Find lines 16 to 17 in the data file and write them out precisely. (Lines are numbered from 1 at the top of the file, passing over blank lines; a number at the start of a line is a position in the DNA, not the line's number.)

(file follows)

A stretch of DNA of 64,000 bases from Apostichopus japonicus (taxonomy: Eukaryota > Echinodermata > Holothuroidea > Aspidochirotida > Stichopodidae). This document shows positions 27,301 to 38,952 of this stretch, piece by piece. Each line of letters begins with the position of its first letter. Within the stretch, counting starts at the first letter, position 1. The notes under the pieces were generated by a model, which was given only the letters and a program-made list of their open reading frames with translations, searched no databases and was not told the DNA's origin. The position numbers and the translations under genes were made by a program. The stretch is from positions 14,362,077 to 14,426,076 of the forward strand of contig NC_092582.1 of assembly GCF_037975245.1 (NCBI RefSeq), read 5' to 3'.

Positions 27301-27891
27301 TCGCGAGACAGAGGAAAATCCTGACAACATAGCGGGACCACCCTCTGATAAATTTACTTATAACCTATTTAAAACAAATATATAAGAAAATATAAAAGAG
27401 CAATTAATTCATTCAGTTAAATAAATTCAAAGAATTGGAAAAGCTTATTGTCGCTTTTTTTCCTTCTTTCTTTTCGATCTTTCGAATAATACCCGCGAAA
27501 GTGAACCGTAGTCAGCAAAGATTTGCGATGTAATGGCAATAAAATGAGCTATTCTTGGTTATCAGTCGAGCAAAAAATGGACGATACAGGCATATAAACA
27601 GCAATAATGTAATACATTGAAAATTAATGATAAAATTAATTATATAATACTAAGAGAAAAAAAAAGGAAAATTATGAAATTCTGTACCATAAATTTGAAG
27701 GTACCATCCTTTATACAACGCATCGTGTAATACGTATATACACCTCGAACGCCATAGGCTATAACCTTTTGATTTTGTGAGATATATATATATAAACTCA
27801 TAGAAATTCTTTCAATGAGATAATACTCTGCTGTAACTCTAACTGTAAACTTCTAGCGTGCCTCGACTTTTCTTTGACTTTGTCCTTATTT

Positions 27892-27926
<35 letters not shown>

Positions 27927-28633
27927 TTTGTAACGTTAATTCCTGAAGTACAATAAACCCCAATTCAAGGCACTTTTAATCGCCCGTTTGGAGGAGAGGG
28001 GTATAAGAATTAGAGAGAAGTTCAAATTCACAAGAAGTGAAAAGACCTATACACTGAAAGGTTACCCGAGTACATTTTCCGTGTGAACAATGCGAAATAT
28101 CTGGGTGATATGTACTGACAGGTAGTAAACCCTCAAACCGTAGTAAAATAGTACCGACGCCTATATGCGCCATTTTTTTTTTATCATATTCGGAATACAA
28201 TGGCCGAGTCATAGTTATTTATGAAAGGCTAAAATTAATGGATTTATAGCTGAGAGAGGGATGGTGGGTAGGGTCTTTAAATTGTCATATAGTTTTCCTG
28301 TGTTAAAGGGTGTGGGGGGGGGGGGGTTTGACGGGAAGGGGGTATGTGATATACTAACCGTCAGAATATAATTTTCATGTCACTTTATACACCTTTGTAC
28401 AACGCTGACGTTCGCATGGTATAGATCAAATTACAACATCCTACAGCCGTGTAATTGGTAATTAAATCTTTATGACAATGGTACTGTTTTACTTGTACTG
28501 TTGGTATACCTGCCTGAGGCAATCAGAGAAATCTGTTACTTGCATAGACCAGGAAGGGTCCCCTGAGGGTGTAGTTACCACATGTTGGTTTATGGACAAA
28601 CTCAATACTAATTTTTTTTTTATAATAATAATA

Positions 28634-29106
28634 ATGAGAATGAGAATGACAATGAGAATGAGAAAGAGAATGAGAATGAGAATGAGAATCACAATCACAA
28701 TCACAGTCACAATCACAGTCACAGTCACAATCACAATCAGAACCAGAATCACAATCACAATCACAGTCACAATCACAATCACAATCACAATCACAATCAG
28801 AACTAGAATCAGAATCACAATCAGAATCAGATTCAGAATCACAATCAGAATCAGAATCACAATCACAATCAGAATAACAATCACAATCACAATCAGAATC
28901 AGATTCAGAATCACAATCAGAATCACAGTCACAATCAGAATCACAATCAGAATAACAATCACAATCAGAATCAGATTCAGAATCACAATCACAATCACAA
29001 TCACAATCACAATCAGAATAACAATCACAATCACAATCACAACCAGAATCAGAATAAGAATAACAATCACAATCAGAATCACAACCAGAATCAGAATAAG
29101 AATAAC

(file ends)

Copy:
28301 TGTTAAAGGGTGTGGGGGGGGGGGGGTTTGACGGGAAGGGGGTATGTGATATACTAACCGTCAGAATATAATTTTCATGTCACTTTATACACCTTTGTAC
28401 AACGCTGACGTTCGCATGGTATAGATCAAATTACAACATCCTACAGCCGTGTAATTGGTAATTAAATCTTTATGACAATGGTACTGTTTTACTTGTACTG